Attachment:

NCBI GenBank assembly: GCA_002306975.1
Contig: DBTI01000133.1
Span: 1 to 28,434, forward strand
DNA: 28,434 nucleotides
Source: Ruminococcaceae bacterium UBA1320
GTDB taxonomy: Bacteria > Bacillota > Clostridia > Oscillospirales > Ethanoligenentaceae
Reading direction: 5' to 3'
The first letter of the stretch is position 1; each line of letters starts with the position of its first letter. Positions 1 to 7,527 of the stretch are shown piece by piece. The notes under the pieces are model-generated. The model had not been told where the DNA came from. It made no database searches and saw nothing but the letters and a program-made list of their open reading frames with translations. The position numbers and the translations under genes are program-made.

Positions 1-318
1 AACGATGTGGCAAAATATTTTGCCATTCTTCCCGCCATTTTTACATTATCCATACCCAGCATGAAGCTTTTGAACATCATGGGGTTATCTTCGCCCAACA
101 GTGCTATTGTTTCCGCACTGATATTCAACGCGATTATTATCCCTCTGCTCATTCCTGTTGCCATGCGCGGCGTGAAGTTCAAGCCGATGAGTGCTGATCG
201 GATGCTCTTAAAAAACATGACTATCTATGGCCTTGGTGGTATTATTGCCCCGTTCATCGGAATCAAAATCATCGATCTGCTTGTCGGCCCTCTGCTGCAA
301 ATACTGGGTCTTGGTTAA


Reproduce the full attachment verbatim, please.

NCBI GenBank assembly: GCA_002306975.1
Contig: DBTI01000133.1
Span: 1 to 28,434, forward strand
DNA: 28,434 nucleotides
Source: Ruminococcaceae bacterium UBA1320
GTDB taxonomy: Bacteria > Bacillota > Clostridia > Oscillospirales > Ethanoligenentaceae
Reading direction: 5' to 3'
The first letter of the stretch is position 1; each line of letters starts with the position of its first letter. Positions 1 to 7,527 of the stretch are shown piece by piece. The notes under the pieces are model-generated. The model had not been told where the DNA came from. It made no database searches and saw nothing but the letters and a program-made list of their open reading frames with translations. The position numbers and the translations under genes are program-made.

Positions 1-318
1 AACGATGTGGCAAAATATTTTGCCATTCTTCCCGCCATTTTTACATTATCCATACCCAGCATGAAGCTTTTGAACATCATGGGGTTATCTTCGCCCAACA
101 GTGCTATTGTTTCCGCACTGATATTCAACGCGATTATTATCCCTCTGCTCATTCCTGTTGCCATGCGCGGCGTGAAGTTCAAGCCGATGAGTGCTGATCG
201 GATGCTCTTAAAAAACATGACTATCTATGGCCTTGGTGGTATTATTGCCCCGTTCATCGGAATCAAAATCATCGATCTGCTTGTCGGCCCTCTGCTGCAA
301 ATACTGGGTCTTGGTTAA